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Consider the following simple Python function by way of example:

def quantize(data, nlevels, quantizer=lambda x, d: int(floor(x/d))):
    llim = min(data)
    delta = (max(data) - llim)/(nlevels - 1) # last level x == max(data) only
    y = type(data)
    if delta == 0:
        return y([0] * len(data))
    else:
        return y([quantizer(x - llim, delta) for x in data])

And here it is in action:

>>> from random import random
>>> data = [10*random() for _ in range(10)]
>>> data
[6.6181668777075018, 9.0511321773967737, 1.8967672216187881, 7.3396890304913951,
4.0566699095012835, 2.3589022034131069, 0.76888247730320769, 8.994874996737197,
7.1717500363578246, 2.887112256757157]
>>> quantize(data, nlevels=5)
[2, 4, 0, 3, 1, 0, 0, 3, 3, 1]
>>> quantize(tuple(data), nlevels=5)
(2, 4, 0, 3, 1, 0, 0, 3, 3, 1)
>>> from math import floor
>>> quantize(data, nlevels=5, quantizer=lambda x, d: (floor(x/d) + 0.5))
[2.5, 4.5, 0.5, 3.5, 1.5, 0.5, 0.5, 3.5, 3.5, 1.5]

This function certainly has flaws --for one thing, it does not validate arguments, and it should be smarter about how it sets the type of the returned value--, but it has the virtue that it will work whether the elements in data are integers or floats or some other numeric type. Also, by default it returns a list of ints, though, by passing a suitable function as the optional quantizer argument, this type can be changed to something else. Furthermore, if the data parameter is a list, the returned value will be a list; if data is a tuple, the returned value will be a tuple. (This last feature is certainly the weakest one, but it is also the one that I'm least interested in replicating in Java, so I did not bother to make it more robust.)

I would like to write an efficient Java-equivalent of this function, which means figuring out how to get around Java's typing. Since I learned Java (aeons ago), generics were introduced into the language. I've tried learning about Java generics, but find them pretty incomprehensible. I don't know is this is due to early-onset senility, or because of the sheer growth in Java's complexity since I last programmed in it (ca. 2001), but every page I find on this topic is more confusing than the previous one. I'd really appreciate it if someone could show me how to do this in Java.

Thanks!

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You want it to handle floats/doubles or ints generically? –  jjnguy Aug 2 '11 at 16:25
    
So the duck-typed aspect of the function is both a flaw and a virtue? You're either going to have to write the method multiple times, once for floats, once for ints, etc. or you're going to need to make the entire class generic to T and accept List<T> in this method. –  wberry Aug 2 '11 at 16:36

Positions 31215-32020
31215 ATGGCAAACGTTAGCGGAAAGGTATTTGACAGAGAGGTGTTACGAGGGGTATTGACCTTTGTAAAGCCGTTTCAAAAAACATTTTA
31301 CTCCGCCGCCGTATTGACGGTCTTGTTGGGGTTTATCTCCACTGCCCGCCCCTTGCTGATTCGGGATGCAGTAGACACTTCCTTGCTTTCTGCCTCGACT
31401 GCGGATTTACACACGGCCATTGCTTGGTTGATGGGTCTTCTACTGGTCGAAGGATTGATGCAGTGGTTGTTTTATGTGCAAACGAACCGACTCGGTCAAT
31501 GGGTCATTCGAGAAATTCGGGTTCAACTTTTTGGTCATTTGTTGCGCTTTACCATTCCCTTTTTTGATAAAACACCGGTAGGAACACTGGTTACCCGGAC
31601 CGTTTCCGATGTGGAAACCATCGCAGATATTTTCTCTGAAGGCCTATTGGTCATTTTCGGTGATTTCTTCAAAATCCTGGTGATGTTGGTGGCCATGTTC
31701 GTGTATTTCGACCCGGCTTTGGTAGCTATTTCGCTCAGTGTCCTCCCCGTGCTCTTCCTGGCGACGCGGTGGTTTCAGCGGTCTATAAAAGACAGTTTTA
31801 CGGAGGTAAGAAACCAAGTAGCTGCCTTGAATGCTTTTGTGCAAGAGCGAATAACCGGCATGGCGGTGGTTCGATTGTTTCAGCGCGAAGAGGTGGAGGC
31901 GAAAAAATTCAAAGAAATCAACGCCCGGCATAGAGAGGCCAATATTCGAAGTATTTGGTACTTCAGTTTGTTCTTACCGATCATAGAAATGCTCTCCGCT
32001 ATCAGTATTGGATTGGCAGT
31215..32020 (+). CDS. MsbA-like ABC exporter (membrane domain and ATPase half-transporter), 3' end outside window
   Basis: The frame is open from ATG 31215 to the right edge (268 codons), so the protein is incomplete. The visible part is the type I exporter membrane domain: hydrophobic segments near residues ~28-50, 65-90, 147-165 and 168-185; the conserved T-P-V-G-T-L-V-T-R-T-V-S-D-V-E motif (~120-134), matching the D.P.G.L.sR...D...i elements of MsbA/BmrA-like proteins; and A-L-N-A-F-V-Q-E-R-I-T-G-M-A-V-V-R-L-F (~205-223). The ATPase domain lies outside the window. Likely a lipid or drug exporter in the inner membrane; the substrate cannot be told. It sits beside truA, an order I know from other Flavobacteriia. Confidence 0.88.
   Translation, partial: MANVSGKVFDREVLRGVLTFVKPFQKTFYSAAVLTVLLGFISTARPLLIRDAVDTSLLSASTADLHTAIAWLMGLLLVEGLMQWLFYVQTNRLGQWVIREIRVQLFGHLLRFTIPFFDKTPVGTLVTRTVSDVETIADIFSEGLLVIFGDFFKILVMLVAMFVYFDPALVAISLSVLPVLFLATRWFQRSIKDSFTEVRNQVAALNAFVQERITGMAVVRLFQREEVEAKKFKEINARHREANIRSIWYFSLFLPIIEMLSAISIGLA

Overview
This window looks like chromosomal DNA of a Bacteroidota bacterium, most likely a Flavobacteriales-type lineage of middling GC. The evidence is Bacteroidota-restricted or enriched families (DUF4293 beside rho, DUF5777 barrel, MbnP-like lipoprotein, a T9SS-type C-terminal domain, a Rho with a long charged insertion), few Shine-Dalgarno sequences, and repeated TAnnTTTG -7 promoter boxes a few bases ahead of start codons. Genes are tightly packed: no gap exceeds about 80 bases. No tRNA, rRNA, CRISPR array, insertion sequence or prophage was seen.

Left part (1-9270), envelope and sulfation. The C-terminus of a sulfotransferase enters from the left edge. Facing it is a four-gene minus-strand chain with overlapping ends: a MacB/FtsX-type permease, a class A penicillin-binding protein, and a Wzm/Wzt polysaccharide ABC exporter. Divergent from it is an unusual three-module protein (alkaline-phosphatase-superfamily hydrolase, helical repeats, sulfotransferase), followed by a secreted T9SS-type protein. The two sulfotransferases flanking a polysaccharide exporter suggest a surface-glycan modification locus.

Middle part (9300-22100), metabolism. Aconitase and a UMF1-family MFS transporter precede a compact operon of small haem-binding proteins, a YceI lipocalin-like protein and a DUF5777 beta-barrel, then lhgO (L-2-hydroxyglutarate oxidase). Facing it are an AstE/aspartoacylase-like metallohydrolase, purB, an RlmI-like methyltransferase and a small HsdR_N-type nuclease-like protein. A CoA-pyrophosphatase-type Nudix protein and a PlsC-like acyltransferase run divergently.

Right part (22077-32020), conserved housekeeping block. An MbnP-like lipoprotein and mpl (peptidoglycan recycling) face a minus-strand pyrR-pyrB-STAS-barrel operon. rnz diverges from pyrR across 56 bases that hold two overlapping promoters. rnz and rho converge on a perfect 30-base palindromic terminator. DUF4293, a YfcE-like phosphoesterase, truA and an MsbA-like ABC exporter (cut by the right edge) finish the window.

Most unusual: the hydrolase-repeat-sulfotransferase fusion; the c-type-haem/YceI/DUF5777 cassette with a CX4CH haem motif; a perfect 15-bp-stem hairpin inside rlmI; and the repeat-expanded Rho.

2 Answers 2

One solution to the input/output type question might be to use the Number class and its subclasses along with wildcards. If you wanted to accept any type of numerical argument, you could either specify the input type to be Number OR ? extends Number. If the input is a list, the latter form has an advantage as it will ensure that each element of the list is of the same type (which must be a subclass of Number). The ? is known as a Wildcard, and when it is expressed as ? extends Number it is a "Bounded Wildcard", and may only refer to a subtype of the bounding type.

Example:

public List<Number> func(List<? extends Number> data, Number nlevels)

This would take a List of a specific subclass of Number, a Number for the nlevels parameter, and return a List of Numbers

As for the function input parameter, it would be possible to input a Method, though the type checking at this point gets difficult, as you will be passing data of a bounded unknown parameter to a Method object. I am not exactly sure how that would work.

As for the return type, it would be possible to specify another parameter, a class object (likely a ? extends Number again) that the list elements would be cast (or converted) to.

public List<? extends Number> quantize(List<? extends Number> data, 
                                       Number nlevels, 
                                       Method quantizer, 
                                       Class<? extends Number> returnType)

That is an attempt at a possible declaration for your function in Java. The implementation, however, is somewhat more complex.

share|improve this answer
    
I think you want the method to be generic though: public <T extends Number> List<T> func(List<T> data, T nlevels) –  jjnguy Aug 2 '11 at 17:23
    
It could be, however he specified that the returned value type might not be the same as the input type. –  ty1824 Aug 2 '11 at 17:42

It's not quite what you asked, but may I suggest trying out Jython? You'd be able to take your Python code and compile directly to Java bytecode. As you haven't used Java since 2001 and you seem to be using Python these days, you may find Jython much easier to work with than having to bring yourself up to speed on all the changes in Java beforehand.

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Out of curiosity, how does Jython handle duck typing? –  thegrinner Aug 2 '11 at 16:28
    
@thegrinner: The same way CPython does. Jython is just an implementation of Python for the JVM. jython.org/jythonbook/en/1.0/… (Not sure how well it works with imported Java classes, though.) –  JAB Aug 2 '11 at 16:31
    
@thegrinner If you try to call a Java method with incompatible types of objects at runtime, you will get NoMethodDefFoundException or whatever it's called, just as if you were using introspection in Java code (which is, in fact, exactly what's happening under the covers in Jython). –  wberry Aug 2 '11 at 16:39

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